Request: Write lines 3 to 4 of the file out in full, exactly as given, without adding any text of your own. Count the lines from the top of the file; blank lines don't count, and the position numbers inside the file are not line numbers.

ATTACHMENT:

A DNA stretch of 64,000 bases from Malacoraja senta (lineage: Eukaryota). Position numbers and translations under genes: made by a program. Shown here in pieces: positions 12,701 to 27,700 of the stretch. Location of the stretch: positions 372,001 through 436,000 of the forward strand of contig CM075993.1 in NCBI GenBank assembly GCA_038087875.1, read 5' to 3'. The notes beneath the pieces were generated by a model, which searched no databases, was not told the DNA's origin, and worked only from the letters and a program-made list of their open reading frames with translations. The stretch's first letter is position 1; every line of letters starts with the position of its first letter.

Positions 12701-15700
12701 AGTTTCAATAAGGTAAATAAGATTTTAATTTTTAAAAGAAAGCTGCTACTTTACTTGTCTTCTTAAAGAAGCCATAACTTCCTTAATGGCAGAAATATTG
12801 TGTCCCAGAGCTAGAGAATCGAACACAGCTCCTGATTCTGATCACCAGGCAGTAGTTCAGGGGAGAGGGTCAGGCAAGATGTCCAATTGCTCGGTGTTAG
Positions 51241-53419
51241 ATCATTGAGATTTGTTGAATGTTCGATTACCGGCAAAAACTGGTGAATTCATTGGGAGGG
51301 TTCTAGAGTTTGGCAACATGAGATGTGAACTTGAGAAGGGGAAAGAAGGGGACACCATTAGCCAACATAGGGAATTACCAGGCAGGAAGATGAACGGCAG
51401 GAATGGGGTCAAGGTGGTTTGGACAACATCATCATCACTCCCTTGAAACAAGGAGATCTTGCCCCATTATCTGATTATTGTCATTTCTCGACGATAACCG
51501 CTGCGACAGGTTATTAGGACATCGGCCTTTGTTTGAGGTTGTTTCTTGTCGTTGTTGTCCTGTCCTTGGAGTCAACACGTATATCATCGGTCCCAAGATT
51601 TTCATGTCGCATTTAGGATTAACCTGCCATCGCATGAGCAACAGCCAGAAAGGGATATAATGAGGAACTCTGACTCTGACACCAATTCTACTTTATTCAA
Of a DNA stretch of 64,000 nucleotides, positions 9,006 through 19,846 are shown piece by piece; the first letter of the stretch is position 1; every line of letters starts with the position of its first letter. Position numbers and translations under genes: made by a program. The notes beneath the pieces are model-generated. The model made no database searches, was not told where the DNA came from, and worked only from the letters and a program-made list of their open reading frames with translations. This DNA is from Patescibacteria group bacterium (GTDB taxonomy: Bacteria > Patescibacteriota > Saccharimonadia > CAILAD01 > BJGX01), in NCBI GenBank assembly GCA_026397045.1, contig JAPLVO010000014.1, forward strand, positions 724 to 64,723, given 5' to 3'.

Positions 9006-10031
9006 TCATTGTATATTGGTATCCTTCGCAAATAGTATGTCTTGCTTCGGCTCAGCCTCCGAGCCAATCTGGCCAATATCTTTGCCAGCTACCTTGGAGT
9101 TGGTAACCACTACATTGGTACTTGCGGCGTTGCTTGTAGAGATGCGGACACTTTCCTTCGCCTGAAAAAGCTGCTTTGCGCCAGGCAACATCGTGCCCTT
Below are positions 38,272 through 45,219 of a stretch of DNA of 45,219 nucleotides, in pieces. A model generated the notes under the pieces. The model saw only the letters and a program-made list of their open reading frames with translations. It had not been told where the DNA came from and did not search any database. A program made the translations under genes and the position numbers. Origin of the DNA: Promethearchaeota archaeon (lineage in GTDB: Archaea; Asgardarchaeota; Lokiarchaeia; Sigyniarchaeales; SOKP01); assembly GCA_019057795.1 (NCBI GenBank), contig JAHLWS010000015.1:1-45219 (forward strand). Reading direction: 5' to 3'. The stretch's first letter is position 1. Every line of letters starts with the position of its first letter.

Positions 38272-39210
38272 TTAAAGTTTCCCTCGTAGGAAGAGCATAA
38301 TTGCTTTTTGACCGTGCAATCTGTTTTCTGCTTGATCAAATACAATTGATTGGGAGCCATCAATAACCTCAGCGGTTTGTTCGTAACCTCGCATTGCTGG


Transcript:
12701 AGTTTCAATAAGGTAAATAAGATTTTAATTTTTAAAAGAAAGCTGCTACTTTACTTGTCTTCTTAAAGAAGCCATAACTTCCTTAATGGCAGAAATATTG
12801 TGTCCCAGAGCTAGAGAATCGAACACAGCTCCTGATTCTGATCACCAGGCAGTAGTTCAGGGGAGAGGGTCAGGCAAGATGTCCAATTGCTCGGTGTTAG